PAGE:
My First Month as County Supervisor
The other night a close friend and neighbor asked if anything had surprised me in my first few days in my new office.
Let me share with you one, which deals with union negotiations that I jumped into.
The Association of Orange County Deputy Sheriffs, the union representing the sheriff's department and a handful of other public safety officers in the district attorney's office, had prolonged its contract negotiations long past their October deadline.
Accordingly, it spilled over into my term of office. I didn't ask for anything new that had not already been placed on the bargaining table.
The first request was better disclosure from their medical insurance trust. The second concerned the sheriffs association's reluctance to participate in the retiree medical plan changes. I felt the association had to step up to the plate and accept both of these simple conditions.
Immediately the union reacted with vitriol.
"He was on the board four hours before he took a shot at us," association General Manager Bob Macleod said in an Orange County Register article.
Let's put this into context.
As your county treasurer-tax collector, I underwent numerous audits of my department. My quarterly statement of assets was closely scrutinized by the county's internal audit department. We have our annual countywide audit, performed by an independent certified public accounting firm. We have quarterly audits by another independent CPA firm to verify that our investments are in compliance with our investment policy statement. And we have every investment trade monitored by two rating agencies, Moody's and Fitch.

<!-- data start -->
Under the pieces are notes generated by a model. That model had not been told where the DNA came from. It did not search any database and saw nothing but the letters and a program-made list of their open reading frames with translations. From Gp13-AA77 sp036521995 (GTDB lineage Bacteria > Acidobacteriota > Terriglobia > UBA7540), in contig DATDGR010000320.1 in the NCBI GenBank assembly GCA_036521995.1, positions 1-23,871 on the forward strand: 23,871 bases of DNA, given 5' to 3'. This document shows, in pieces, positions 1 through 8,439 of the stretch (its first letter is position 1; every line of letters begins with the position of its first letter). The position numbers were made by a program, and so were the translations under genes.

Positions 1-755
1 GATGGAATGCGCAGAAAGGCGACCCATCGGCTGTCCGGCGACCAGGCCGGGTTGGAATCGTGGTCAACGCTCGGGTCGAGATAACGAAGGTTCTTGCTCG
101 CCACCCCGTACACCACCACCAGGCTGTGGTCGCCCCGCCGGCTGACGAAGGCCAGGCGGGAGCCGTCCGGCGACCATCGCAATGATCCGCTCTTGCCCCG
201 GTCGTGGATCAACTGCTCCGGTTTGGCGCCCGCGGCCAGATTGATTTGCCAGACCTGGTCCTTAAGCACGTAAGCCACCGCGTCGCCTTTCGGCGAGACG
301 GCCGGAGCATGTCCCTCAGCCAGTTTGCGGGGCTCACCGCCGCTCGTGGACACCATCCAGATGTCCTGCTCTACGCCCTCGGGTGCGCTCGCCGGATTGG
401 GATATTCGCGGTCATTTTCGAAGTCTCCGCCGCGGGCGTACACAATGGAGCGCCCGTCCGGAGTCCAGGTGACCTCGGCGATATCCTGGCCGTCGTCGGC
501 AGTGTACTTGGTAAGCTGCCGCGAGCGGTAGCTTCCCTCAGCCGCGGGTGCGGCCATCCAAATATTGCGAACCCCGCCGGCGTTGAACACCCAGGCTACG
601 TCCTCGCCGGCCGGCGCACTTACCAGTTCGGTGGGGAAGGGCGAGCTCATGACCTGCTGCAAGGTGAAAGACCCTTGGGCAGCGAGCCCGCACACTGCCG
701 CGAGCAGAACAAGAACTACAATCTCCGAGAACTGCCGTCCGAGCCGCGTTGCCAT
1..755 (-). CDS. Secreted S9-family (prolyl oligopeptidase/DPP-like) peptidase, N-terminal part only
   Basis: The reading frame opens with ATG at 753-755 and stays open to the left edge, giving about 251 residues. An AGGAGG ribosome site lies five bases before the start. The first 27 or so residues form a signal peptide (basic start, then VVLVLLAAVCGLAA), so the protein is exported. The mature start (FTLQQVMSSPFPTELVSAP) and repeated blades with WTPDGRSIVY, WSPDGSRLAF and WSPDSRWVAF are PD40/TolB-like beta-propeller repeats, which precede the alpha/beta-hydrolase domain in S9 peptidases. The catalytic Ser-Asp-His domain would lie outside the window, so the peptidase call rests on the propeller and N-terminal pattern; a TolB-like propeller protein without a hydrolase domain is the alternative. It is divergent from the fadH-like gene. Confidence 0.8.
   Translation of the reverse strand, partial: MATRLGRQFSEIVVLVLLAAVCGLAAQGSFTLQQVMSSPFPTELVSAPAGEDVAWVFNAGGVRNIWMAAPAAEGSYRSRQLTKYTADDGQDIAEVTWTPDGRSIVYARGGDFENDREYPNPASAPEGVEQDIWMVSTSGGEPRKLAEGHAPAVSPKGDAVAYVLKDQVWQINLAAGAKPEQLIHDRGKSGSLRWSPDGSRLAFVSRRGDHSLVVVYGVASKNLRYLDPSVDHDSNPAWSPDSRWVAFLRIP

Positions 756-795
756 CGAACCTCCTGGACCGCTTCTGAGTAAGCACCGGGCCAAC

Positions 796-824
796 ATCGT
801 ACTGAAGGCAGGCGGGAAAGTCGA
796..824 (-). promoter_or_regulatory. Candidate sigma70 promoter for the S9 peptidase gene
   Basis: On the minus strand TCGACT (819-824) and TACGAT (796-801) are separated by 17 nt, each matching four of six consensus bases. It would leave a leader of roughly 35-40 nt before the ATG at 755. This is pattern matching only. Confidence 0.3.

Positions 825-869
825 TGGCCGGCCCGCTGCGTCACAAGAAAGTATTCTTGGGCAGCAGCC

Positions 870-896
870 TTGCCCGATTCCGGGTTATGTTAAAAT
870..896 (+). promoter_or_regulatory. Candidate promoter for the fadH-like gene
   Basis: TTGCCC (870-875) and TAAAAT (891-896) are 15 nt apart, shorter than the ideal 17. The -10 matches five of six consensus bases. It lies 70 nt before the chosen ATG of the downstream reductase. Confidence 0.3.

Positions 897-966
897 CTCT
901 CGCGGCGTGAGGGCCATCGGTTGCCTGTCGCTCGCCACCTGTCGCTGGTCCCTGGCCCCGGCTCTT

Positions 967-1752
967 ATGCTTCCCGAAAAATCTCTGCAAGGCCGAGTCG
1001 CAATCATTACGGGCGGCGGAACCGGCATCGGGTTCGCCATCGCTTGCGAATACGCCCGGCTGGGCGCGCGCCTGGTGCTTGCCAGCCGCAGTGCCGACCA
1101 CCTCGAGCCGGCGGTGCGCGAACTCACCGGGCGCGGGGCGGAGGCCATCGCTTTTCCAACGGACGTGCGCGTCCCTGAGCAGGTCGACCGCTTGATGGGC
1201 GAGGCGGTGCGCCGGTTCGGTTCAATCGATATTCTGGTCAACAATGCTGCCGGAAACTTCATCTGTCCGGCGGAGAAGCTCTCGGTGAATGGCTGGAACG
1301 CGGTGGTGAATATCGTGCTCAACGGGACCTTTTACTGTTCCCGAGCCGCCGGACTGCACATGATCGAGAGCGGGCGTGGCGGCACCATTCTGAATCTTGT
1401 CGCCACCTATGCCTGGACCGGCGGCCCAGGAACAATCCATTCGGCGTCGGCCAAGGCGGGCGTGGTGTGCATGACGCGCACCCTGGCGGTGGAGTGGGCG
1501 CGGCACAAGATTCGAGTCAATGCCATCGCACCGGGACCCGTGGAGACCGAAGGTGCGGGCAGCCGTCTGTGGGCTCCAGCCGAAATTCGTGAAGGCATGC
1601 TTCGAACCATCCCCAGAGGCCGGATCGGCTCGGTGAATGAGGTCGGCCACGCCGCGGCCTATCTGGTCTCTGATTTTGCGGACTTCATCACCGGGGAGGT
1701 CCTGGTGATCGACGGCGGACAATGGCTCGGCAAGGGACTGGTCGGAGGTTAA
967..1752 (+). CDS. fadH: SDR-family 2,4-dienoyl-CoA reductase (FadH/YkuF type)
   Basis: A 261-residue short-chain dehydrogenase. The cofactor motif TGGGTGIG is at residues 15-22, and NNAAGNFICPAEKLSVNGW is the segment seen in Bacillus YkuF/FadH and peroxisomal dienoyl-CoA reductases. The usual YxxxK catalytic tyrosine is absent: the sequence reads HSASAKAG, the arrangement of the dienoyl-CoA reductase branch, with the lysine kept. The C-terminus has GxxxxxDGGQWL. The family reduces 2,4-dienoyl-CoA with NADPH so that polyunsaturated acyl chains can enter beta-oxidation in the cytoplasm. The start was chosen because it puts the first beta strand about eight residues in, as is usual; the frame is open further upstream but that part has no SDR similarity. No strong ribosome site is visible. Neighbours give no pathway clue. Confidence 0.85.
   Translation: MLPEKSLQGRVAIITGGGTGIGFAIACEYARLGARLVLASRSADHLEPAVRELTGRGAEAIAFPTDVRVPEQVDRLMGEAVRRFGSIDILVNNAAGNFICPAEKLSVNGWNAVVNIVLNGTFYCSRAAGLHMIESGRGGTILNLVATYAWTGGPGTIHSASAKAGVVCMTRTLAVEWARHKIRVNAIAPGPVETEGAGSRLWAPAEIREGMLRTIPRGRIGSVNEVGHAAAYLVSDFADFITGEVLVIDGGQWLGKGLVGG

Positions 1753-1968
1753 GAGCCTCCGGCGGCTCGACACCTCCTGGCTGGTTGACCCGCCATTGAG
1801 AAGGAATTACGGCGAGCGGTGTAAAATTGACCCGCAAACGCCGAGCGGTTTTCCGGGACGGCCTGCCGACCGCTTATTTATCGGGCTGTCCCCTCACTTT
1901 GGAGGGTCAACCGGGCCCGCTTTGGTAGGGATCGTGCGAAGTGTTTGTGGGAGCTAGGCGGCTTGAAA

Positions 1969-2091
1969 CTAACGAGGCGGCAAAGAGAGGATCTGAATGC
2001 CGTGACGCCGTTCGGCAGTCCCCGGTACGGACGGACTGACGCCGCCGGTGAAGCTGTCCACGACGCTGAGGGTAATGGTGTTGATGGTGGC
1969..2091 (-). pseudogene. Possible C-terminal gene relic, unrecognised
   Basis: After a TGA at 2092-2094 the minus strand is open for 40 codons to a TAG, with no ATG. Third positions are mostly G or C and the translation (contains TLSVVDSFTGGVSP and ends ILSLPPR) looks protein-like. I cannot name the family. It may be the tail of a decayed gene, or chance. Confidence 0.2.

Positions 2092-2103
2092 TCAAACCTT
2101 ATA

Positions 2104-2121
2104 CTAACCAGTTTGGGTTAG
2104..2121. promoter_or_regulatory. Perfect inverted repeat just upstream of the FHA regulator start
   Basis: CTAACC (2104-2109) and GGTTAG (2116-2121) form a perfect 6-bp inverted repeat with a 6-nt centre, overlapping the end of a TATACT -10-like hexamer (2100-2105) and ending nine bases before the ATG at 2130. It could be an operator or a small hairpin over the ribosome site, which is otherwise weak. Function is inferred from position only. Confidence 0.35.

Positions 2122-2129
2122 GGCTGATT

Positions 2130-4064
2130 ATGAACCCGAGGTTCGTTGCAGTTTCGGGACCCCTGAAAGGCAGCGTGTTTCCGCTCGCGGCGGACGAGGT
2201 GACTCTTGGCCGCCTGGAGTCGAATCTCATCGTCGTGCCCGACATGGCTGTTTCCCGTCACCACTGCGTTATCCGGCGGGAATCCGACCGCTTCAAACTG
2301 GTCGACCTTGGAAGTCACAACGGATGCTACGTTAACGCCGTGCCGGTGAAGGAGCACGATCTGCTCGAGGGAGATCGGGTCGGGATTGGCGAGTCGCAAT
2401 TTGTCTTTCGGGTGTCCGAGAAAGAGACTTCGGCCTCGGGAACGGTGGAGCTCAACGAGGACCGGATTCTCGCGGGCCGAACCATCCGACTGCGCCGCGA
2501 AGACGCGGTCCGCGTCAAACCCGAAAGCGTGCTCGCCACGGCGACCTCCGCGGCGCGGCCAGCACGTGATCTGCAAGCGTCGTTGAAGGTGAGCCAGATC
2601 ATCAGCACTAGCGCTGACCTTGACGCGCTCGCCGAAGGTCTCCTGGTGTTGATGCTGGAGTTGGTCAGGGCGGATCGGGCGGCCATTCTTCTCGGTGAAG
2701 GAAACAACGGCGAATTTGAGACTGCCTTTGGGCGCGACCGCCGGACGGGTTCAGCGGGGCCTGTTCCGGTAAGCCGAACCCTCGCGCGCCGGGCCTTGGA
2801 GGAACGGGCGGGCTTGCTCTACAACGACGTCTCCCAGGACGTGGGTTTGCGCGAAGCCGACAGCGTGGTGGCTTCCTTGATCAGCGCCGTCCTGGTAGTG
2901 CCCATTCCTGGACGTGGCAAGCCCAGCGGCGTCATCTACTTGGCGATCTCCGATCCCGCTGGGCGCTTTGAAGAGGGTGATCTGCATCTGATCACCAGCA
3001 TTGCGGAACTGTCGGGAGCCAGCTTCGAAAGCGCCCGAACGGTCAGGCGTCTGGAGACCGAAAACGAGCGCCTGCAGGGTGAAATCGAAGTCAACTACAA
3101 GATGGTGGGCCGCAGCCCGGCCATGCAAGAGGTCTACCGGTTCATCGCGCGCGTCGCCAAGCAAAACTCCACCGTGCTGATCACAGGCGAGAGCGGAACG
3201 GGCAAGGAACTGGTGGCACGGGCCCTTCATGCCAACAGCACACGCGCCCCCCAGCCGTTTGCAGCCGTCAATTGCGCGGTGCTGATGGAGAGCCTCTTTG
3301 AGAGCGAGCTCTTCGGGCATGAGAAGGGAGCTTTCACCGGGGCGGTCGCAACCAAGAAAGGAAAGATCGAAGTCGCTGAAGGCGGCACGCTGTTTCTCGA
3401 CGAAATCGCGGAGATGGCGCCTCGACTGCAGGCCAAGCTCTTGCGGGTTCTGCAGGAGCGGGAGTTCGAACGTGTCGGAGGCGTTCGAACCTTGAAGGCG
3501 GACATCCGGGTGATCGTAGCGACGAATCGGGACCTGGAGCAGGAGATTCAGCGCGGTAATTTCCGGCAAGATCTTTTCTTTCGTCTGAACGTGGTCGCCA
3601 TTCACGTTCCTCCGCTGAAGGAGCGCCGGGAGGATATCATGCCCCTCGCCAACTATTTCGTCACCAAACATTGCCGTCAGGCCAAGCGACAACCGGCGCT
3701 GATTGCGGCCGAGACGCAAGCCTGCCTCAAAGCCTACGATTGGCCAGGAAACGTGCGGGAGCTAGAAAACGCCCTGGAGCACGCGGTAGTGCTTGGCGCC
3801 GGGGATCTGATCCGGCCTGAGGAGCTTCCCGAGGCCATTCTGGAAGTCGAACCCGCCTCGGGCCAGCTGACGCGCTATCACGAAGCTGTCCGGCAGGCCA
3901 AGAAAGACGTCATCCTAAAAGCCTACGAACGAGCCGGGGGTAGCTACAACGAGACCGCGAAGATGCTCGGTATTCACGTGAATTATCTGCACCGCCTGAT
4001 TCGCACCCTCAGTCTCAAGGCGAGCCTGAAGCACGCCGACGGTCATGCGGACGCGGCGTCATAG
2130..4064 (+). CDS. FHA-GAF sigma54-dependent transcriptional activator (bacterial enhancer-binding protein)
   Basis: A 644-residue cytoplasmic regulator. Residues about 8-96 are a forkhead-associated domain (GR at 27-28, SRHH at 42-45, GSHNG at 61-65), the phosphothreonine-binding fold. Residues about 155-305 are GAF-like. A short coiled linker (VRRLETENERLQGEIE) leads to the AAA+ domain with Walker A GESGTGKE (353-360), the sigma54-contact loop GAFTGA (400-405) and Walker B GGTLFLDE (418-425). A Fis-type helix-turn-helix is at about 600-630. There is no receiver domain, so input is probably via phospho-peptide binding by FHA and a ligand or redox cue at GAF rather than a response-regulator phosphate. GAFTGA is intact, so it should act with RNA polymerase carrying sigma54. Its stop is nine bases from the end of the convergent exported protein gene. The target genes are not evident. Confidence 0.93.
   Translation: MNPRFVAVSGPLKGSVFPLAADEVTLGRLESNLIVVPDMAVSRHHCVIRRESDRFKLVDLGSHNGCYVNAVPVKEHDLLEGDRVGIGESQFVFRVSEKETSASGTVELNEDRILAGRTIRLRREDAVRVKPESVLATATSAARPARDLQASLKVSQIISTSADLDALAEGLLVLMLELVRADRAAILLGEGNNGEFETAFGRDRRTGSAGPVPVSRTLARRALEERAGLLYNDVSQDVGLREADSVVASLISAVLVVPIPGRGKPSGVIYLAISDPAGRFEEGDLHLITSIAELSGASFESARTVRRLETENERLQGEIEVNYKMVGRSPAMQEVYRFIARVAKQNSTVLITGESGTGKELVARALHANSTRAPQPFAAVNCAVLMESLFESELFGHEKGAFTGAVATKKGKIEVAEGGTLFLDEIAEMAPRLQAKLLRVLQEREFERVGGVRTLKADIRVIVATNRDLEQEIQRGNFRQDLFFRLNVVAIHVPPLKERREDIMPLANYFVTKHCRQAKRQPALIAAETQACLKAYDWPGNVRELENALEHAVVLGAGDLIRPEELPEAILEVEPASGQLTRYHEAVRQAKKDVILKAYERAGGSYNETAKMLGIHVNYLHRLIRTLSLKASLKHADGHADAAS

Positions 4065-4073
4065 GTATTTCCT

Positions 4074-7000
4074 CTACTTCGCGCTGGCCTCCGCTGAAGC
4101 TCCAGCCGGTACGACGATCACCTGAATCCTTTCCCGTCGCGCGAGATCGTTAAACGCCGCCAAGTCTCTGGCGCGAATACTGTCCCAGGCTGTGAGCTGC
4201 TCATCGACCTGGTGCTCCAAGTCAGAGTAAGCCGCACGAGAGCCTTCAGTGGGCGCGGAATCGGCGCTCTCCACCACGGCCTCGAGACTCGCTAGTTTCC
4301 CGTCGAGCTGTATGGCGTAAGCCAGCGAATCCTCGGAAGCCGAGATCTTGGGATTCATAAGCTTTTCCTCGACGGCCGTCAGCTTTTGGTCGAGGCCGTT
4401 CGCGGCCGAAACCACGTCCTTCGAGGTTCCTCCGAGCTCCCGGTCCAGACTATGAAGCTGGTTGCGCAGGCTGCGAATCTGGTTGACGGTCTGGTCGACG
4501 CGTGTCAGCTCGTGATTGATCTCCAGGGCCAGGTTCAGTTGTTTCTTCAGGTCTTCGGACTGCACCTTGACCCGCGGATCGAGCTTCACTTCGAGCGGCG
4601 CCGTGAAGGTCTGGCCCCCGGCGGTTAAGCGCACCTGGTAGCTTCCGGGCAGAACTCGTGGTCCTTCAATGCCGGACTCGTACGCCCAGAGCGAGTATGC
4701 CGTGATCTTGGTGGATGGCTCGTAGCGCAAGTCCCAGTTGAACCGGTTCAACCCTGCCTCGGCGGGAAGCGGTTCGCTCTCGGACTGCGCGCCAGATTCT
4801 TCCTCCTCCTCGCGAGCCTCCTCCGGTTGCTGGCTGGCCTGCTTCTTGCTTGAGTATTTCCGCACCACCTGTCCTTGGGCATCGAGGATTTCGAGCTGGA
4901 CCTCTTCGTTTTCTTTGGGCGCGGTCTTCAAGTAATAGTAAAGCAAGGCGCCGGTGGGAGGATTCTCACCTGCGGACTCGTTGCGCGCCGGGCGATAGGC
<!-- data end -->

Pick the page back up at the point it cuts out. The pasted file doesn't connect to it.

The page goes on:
Never once did I ever suggest that any of these auditors should get out of my building, that the county and its citizens should just trust me, or that I was insulted by someone even requesting that my books should be audited. Just the opposite, I welcomed any and all who wanted to review my investment activities. In fact, every trade is posted on the treasurer's Web site and available for full scrutiny by anyone who wishes to take the time to do so.